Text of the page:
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5 lessons learned from the FedRAMP process

The Federal Risk and Authorization Management Program, for good reasons, set a high bar for certifications. Developing a cloud solution to be authorized by FedRAMP is, therefore, a non-trivial pursuit. During the past year my firm has been immersed in the successful pursuit of FedRAMP authorizations for four distinct cloud offerings, and my colleagues and I have learned a lot about the process and its importance for government IT. Here are five of the most important lessons we have learned along the way.

1. Get the whole village engaged.

Unfortunately, the notion of streamlining the FedRAMP authorization process by handing it over to the security team is just not feasible. Particularly as the process evolves, it is essential to engage a large part of an organization in the pursuit of, and adherence to, FedRAMP. This large pool of talent shouldn’t be limited to developers, IT staff and highly technical types. Every employee in the organization will play a part in the initiative. HR, for example, may train new employees as they onboard. Service teams will educate both new and veteran clients to make sure best practices are in place, and sales people will need to field questions from customers.

2. Get organized. Very, very organized.

Unless your organization is one of those rare cloud companies whose employees wonder how to fill their days, the FedRAMP certification process will give already-busy employees much more to do. To avoid a significant strain to the organization, consider deploying a ticket system to ensure that every step is documented and clear. There will likely be too much to do in the allotted time, so providing clarity on priorities will be invaluable to employees. Spending as much time as possible up front ensuring that stakeholders are aligned with priorities will ultimately save a lot of time and effort for everyone.

3. Embrace the change.

As is often true with organizational change, managers may encounter some resistance to the necessary changes teams must adopt in the pursuit of FedRAMP authorization. To eliminate any tension, managers should create and foster a culture that sees these changes as a positive. This approach will ultimately yield two benefits: first, your employees will feel good about being part of the process and, second, the positive attitude will be far more motivating for employees who are encountering additional strain on an already heavy workload.

4. Get help.

Prior to beginning the FedRAMP certification process, we had been through dozens of similar processes with federal agencies.  We had also achieved ISO 27001 certification (Europe’s standard for information security management systems). So we came at the FedRAMP project with an inflated sense of confidence. Even though the FedRAMP requirements are detailed and thorough, there are a surprising number of judgment calls about how to comply. Also, by now you should have a sense that FedRAMP will ask a lot from your organization. For these reasons, consider hiring a security consultancy that is experienced in FedRAMP -- it will provide a real return on investment.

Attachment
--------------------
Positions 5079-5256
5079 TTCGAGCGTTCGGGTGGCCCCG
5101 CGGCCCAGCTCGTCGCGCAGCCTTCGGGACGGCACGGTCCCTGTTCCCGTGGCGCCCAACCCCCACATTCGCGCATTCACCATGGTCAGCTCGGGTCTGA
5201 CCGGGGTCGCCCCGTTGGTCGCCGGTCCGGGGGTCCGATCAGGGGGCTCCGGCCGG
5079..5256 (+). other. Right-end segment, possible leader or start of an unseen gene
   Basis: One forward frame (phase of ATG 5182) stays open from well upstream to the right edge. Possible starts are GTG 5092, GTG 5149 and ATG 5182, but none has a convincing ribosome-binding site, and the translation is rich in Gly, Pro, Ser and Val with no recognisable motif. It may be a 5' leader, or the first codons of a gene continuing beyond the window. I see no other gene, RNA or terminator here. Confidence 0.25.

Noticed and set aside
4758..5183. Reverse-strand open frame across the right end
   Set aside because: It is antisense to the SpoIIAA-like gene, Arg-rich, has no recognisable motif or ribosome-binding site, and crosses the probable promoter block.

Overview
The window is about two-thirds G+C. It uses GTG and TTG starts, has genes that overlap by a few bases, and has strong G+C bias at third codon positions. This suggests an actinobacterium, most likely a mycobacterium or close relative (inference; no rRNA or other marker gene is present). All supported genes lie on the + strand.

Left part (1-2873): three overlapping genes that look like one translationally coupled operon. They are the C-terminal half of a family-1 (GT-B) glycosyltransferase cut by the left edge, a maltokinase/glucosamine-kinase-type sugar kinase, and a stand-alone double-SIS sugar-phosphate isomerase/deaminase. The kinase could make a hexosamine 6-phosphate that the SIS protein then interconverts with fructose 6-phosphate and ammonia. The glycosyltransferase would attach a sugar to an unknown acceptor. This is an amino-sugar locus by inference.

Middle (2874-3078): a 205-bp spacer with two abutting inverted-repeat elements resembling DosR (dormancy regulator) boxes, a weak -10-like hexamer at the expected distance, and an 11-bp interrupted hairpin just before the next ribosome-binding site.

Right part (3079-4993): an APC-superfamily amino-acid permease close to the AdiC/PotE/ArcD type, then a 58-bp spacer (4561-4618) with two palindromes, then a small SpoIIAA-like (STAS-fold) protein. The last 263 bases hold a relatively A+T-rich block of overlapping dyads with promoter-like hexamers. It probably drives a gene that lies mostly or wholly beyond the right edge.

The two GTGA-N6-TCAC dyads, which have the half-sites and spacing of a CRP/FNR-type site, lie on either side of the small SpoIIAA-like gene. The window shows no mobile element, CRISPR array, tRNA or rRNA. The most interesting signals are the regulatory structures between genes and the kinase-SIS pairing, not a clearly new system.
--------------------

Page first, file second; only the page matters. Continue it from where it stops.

5. Educate your federal customers.

As more providers receive FedRAMP authorization, knowledge of the standards will improve. Today, however, few agencies have staff members (beyond the security team) who have a solid understanding of FedRAMP, what it means and, most important, their department’s obligations when using a cloud provider. As you near the awarding of the provisional authority to operate, be sure to plan for an education campaign that informs your customers of the changes and new regulations before they encounter them on their own. Think of it like a product launch -- succinctly explain the features and benefits for your audience.

6. This one’s free.

No doubt you will celebrate the day you receive your provisional FedRAMP ATO, and for good reason. The journey may take more than two years to complete. Have fun and enjoy the accomplishment, but make sure (in the months leading up to the award) the entire organization understands that the FedRAMP award is the beginning, not the end. Maintaining your accreditation will take time and effort. As a team member said, “The party was fun, but I better go and start the scanners.” Happiness is about having realistic expectations, so start setting them.

The FedRAMP process can seem daunting and will, without a doubt, put new stresses on your staff. It’s important to remember that FedRAMP compliance will really make your cloud solution safer, more secure and more resilient. This achievement isn’t just a credential, it’s an accomplishment.

About the Author

Bob Ainsbury is the chief operating officer at GovDelivery.


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